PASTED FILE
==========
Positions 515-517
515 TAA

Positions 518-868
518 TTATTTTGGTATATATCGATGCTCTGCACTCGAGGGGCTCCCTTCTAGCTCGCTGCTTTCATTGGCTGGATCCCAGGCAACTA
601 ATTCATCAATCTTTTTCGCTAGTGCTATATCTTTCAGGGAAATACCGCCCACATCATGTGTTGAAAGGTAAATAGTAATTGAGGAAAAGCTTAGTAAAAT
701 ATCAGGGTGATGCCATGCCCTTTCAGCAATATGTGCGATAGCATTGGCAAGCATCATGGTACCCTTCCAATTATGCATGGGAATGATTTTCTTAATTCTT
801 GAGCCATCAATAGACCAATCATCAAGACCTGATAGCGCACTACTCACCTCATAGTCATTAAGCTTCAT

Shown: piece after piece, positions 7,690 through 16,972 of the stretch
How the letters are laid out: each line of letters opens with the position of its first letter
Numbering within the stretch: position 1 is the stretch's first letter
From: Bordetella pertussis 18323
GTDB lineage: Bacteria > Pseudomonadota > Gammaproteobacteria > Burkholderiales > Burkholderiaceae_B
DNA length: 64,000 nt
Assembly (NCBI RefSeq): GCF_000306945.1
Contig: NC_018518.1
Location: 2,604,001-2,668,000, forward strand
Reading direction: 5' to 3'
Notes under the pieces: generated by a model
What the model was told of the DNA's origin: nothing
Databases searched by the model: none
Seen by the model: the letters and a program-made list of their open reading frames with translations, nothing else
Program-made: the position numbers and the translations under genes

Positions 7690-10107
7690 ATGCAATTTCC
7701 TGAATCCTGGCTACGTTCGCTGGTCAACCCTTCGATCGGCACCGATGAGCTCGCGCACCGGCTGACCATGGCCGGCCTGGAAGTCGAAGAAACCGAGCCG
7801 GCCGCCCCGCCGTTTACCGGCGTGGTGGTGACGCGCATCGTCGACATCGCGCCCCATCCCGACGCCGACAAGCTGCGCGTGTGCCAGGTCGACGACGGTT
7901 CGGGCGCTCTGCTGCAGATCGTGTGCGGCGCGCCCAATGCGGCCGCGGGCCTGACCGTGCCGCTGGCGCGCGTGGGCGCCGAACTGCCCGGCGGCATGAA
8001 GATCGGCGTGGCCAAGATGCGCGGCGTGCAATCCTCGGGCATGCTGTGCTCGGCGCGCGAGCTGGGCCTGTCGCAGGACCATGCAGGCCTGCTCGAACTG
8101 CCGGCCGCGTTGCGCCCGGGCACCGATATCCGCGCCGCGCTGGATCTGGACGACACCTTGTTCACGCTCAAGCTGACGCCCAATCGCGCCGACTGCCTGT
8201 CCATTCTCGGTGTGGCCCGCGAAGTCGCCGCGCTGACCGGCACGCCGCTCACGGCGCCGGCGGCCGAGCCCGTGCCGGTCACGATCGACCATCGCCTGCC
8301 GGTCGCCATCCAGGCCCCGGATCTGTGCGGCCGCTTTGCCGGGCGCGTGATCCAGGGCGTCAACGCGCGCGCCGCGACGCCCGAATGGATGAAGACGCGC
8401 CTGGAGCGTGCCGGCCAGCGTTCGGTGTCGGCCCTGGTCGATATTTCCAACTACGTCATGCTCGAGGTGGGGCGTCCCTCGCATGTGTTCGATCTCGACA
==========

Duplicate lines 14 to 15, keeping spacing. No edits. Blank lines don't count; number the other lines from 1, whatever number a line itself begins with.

Assembly (NCBI RefSeq): GCF_000306945.1
Contig: NC_018518.1